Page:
The top-loading configuration and office divider kit allowed me to conveniently transport and work with files and documents while on the boat, in the car or at home. With available accessories, the case can easily be used for a laptop, photography gear, emergency equipment, etc. With its upright orientation, similar to a cooler, it is well-suited for use in smaller, open boats, where storage space typically is at a premium and decks are often awash.

The “Boat Brackets” accessory allows the case to be hung from the gunwales or a seat back, keeping it from becoming another moving object when under way. Installing the brackets on the case is simple, as they slip under a pin on the case side, but unfortunately they require a screw to be inserted in a boss under the case. Although this worked well initially, I found that repeated removal and reinsertion of the screw can deform the hole enough that bracket integrity of future installations became a concern.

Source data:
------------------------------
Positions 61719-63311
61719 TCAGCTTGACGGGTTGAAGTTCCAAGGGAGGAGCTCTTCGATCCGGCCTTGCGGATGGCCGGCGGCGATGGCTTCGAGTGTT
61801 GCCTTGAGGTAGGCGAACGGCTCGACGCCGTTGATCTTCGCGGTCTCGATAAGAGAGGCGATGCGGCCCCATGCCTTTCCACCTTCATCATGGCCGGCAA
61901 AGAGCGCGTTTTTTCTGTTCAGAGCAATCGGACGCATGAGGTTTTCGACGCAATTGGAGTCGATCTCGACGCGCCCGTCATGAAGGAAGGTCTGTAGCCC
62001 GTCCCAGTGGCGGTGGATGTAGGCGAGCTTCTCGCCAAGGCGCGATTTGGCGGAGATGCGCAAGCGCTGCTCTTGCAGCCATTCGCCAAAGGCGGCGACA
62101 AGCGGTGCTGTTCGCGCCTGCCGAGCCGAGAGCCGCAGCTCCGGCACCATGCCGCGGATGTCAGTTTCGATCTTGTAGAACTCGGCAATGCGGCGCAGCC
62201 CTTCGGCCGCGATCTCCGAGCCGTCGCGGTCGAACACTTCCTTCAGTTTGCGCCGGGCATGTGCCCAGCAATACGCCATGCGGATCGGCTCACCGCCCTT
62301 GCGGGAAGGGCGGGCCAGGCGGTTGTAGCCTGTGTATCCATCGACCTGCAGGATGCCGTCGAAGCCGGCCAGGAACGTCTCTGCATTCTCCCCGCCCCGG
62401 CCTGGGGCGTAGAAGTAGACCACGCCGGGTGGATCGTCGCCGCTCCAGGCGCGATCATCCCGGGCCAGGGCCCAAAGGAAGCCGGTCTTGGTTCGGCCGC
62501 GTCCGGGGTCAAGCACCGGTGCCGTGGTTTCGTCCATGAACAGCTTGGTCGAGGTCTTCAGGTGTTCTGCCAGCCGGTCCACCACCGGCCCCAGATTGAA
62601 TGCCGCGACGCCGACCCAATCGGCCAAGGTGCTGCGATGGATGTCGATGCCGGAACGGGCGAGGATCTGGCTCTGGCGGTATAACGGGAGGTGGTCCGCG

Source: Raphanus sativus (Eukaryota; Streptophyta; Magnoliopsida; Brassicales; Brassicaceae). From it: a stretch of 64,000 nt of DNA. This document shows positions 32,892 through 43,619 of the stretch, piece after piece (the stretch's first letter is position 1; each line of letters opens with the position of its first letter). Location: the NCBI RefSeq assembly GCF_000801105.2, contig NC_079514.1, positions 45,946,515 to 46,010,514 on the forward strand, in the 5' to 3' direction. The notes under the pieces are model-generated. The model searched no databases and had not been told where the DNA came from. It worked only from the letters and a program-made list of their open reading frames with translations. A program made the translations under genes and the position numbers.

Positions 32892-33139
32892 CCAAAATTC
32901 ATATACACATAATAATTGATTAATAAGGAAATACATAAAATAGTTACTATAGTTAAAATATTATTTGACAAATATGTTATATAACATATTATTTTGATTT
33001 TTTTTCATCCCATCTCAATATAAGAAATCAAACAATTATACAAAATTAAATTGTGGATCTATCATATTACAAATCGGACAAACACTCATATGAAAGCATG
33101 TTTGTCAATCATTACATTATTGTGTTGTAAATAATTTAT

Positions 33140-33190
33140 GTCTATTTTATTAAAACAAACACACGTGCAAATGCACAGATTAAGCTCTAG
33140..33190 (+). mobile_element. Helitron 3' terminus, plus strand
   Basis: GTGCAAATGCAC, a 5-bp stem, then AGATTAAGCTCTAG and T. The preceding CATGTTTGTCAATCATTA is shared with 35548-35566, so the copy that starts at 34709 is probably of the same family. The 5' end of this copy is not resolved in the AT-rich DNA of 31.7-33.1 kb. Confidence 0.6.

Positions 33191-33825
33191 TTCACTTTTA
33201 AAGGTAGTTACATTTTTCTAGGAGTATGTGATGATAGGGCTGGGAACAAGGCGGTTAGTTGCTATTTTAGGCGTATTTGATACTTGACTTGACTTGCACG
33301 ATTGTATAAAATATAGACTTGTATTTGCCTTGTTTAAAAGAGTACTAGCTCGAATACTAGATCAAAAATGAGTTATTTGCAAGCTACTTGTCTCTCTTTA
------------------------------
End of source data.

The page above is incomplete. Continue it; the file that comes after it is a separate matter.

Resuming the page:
The system would work well with a different form of attachment to the lower case, possibly a threaded insert with machine screw. Although leaving the brackets attached is an option, their awkward protrusion from the rear of the case limits the practicality of transporting and using the Top Loader off the boat.

Hardigg Storm Cases are available in 20 sizes, six standard colors and are injection molded using a proprietary HPX high-performance resin. Unlike some of its competitors, Hardigg doesn’t use a blowing agent in the molding process. The downside of blowing agents is that bubbles and small voids can form and cause failures when the case suffers impact, according to Dinis Jablonski, commercial product manager for Hardigg. In addition to better impact resistance, Jablonski says Storm Cases are on average 12 percent lighter when compared to other similar products.